Essay On Suburbanization

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Suburbanisation in the late 40s was the mass movement of middle-class white Americans from major cities to areas outside of these cities. It occurred for a number of different reasons; to house the generation of baby boomers who left cities overcrowded, to help people get way from the low quality of life in cities, to provide past soldiers with normalcy in a traditional home setting and because the suburbs were attractive, less expensive, had lower taxes and were seemingly the ideal place to raise a family. While men in the suburbs were content to cope with the conformity and banality after the dramatic horrors of war, women suffered greatly. Many had attended college and gotten degrees and many had entered the workforce during the Second World War to take over for the men. They were used to their own money and independence, and suburbanisation wasted their potential. They were confined to the role of housewives when they really had so much more to offer. Their aspirations were severely constrained, leading to…show more content…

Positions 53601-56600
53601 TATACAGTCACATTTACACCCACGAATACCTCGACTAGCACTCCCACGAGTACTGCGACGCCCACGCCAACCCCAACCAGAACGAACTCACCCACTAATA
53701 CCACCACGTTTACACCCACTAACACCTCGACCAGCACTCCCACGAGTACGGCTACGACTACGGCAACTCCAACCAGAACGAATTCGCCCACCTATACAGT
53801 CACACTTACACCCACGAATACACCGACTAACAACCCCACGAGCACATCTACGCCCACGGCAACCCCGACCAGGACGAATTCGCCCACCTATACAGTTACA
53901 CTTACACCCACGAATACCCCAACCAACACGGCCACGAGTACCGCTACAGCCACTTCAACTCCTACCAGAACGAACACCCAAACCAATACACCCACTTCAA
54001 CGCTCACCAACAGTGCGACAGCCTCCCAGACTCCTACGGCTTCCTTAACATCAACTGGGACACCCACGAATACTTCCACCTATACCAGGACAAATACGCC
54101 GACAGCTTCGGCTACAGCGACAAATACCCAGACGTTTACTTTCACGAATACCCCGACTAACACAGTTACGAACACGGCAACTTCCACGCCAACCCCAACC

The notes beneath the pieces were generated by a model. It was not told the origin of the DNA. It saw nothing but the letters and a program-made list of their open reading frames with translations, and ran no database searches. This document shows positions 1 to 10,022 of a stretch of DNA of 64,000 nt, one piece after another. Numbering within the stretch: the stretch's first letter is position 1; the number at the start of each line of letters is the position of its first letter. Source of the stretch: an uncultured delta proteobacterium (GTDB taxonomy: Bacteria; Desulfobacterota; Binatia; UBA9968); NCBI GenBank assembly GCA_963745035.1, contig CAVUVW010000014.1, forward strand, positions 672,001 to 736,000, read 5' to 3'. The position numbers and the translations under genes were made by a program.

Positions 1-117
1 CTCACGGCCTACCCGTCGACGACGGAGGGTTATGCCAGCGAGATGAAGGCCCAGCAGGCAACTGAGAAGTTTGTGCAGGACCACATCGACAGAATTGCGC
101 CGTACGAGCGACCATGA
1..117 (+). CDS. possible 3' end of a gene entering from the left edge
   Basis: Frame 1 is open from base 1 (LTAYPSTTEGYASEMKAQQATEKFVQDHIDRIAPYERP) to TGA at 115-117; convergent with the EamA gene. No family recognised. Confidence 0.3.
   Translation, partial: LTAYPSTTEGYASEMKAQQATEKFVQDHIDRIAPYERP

The role of women during the war was crucial, as they entered the workforce to take up all of the jobs that their male counterparts left behind to fight in active combat. For the first time these women had extra spending money, a sense of independence and more importunely, a sense of purpose. They took up clerical jobs but also jobs in machinery and engineering. They were no longer merely housewives who cared for their children and husbands, but working women who were just as skilled and capable as their male peers. Their immense pride and purpose led to higher morale and better productivity, improving America’s economy and morale as a whole. However, after World War 2, everything changed once again for these middle-class women. The men, back from fighting in the war, regained their old jobs and forced the new female employees out of the workforce.
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